The Compass: Official Newspaper of the Catholic Diocese of Green Bay
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May 19, 2000 Issue
Editorial

Looking around

Deceased cardinal, new archbishop and fictional president all attract attention


By Tony Staley
Compass Editor

From time-to-time, several things strike my fancy, rather than one. This is one of those times.

The death of Card. John O'Connor takes a real prince of the church from our midst. He was someone who made non-Catholics - particularly in the media - scratch their heads because they couldn't pigeon-hole him. For example, he was a longtime U.S. Navy chaplain, but he also played a key role in writing the U.S. bishops' pastoral letter on peace. He opposed both abortion and capital punishment. He was an outspoken opponent of homosexual behavior, but often worked personally with dying AIDS patients.

I suspect that unlike the media, Jesus would see such behavior as consistent with his own life. As one whose mother was single when he was conceived, Jesus today would be an ideal target for abortion; he also was a victim of capital punishment, so I can't imagine Jesus favoring either practice. While Jesus was an outspoken champion of peace in both words - "Peace be with you" - and actions - directing his followers to put their weapons away when he was arrested - Jesus ministered to a Roman centurion by healing his daughter. And while he often told people to sin no more, he often said he came to help sinners, not the saved.

On a personal note, I'm not sure if I ever saw Card. O'Connor in person, but I did talk about him with some of the staff at Catholic New York, his newspaper. They told me how he would sleep only four or five hours a night, then read, write and do other tasks bishops do. They said he opened the front door to St. Patrick's Cathedral every morning where the New York press corps, eagerly awaited a quote for their daily reports.

What would Jesus do? I think he would do much as Card. O'Connor did - uphold the law, minister to the needy and banter with the press.

When it was announced Thursday morning that Bp. Edward Egan of Bridgeport, Conn., had been named the new Archbishop of New York, I had to chuckle. The news reports called him a conservative and a staunch Vatican supporter who opposes abortion, ordaining women and homosexual activity. Could anyone possibly have expected the Vatican to name as Archbishop of New York (or bishop of anywhere else) someone with the opposite views on any of these issues. If there is anyone who thinks that way, they probably should be allowed in public only under close supervision.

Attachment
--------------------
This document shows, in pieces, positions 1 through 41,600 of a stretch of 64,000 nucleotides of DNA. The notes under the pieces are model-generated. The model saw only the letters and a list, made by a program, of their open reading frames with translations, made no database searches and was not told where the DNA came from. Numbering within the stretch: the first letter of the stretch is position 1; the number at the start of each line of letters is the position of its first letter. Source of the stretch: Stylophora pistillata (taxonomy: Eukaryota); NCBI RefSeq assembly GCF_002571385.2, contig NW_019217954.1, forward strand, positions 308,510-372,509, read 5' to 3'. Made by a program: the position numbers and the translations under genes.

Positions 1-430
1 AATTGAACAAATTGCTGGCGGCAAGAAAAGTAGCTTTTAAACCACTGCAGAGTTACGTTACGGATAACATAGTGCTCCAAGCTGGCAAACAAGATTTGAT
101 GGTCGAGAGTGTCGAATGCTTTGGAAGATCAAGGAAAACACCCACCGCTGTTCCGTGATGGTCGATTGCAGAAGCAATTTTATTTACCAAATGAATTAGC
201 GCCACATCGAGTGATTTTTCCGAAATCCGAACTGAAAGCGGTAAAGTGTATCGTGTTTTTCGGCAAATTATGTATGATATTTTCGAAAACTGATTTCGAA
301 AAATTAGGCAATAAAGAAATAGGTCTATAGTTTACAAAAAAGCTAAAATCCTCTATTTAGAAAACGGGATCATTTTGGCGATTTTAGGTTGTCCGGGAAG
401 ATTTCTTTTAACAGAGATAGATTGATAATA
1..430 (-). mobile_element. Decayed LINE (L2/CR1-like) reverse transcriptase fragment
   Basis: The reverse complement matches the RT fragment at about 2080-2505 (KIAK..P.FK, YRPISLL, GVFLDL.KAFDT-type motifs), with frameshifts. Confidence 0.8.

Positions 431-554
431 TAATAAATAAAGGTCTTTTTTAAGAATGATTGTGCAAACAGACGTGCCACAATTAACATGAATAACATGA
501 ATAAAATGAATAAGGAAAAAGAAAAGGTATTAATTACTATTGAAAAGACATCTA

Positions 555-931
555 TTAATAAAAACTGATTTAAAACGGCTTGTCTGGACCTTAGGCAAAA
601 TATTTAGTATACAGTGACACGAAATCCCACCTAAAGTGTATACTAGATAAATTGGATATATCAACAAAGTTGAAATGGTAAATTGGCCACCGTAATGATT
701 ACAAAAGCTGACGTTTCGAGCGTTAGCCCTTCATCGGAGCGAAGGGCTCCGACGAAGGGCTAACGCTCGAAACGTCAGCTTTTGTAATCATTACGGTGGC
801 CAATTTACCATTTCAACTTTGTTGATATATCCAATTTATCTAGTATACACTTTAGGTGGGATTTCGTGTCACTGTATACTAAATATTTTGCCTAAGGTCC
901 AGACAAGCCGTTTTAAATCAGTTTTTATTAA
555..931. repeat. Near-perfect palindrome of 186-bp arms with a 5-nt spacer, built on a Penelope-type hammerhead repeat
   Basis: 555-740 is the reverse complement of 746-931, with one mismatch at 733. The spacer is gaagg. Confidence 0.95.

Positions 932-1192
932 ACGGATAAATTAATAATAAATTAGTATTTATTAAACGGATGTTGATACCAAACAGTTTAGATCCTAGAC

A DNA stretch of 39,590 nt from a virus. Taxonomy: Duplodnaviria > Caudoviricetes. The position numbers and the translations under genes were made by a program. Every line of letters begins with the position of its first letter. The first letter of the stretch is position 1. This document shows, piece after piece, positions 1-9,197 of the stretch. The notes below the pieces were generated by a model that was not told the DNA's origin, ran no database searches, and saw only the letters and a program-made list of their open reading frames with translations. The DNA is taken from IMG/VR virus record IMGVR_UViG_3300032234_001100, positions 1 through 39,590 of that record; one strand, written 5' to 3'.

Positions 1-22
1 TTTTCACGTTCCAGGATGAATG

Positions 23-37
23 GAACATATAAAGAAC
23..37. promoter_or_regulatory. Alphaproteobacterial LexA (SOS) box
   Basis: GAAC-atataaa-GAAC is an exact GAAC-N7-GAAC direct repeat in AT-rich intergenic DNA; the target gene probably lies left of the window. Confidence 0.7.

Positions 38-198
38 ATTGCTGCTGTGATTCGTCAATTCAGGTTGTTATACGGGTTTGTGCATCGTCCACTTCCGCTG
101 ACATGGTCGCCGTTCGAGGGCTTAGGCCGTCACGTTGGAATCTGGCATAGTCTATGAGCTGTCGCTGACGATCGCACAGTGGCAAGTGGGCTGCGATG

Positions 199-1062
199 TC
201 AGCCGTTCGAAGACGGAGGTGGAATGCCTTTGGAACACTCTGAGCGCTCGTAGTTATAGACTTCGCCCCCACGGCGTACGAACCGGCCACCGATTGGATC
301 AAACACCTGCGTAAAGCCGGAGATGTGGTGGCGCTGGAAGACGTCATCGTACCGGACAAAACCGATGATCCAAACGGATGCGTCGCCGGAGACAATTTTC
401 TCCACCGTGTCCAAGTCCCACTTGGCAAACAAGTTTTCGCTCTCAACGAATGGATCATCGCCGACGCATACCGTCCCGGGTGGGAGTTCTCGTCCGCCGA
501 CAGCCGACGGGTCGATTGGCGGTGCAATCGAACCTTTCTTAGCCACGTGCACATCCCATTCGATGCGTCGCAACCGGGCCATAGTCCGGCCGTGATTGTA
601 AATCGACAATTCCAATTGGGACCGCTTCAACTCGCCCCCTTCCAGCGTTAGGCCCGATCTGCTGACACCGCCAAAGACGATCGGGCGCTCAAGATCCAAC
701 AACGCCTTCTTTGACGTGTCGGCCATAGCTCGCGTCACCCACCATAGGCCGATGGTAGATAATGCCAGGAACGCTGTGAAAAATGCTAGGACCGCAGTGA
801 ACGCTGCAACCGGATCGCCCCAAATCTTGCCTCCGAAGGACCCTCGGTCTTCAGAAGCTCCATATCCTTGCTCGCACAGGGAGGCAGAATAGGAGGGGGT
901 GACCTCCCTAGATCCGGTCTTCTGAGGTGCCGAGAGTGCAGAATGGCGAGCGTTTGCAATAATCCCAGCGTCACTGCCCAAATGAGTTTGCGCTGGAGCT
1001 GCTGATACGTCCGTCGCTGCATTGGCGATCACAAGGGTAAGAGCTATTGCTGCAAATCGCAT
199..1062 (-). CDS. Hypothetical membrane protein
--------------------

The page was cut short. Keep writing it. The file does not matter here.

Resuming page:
While I seem to have a knack for dooming TV shows by endorsing them, I'm going to try it again. Regular readers may recall that a couple of years ago I strongly recommended Nothing Sacred, the ABC program that was unjustifiably savaged by the Catholic League, whose merciless and baseless attacks convinced numerous people not to watch despite the assurances of saner heads. Then, a few weeks back, before I could even write urging people to watch NBC's animated series, God, the Devil and Bob, the local affiliate and the network both pulled the plug. (And for the reverse, a few years back when NYPD Blue first went on the air, amidst controversy, I wrote that no one should get upset because it wouldn't last more than a few weeks.)

Anyway, because I'm a slower learner (and because it's already proven itself to be a ratings success), I'm recommending another program - The West Wing (8 p.m. Wednesday on WGBA, channel 26). The NBC series stars Martin Sheen as a fictional U.S. president Josiah Bartlet, sort of a combination Harry Truman, John Kennedy, Jimmy Carter and Bill Clinton. Unlike Clinton, Bartlet has a conscience and morals, and is not an opportunist.

And Bartlet, like Sheen, is a staunch Catholic. Sheen told the Associated Press that Bartlet "is not Catholic by accident. We added that so that he would have a moral frame of reference, and take personal responsibility for sin."

If you haven't watched it yet, try it for a few weeks. It's the kind of program that makes me feel proud to be a Catholic and an American while giving me hope about politics.

And one final note. On May 5, we printed an eight-page supplement on the Green Bay Diocese's parish planning process. We're looking at the possibility of printing additional copies for sale to parishes. To place an order, phone Barb Gauthier at (920)437-7531 or 1-877-500-3580, ext. 8208.



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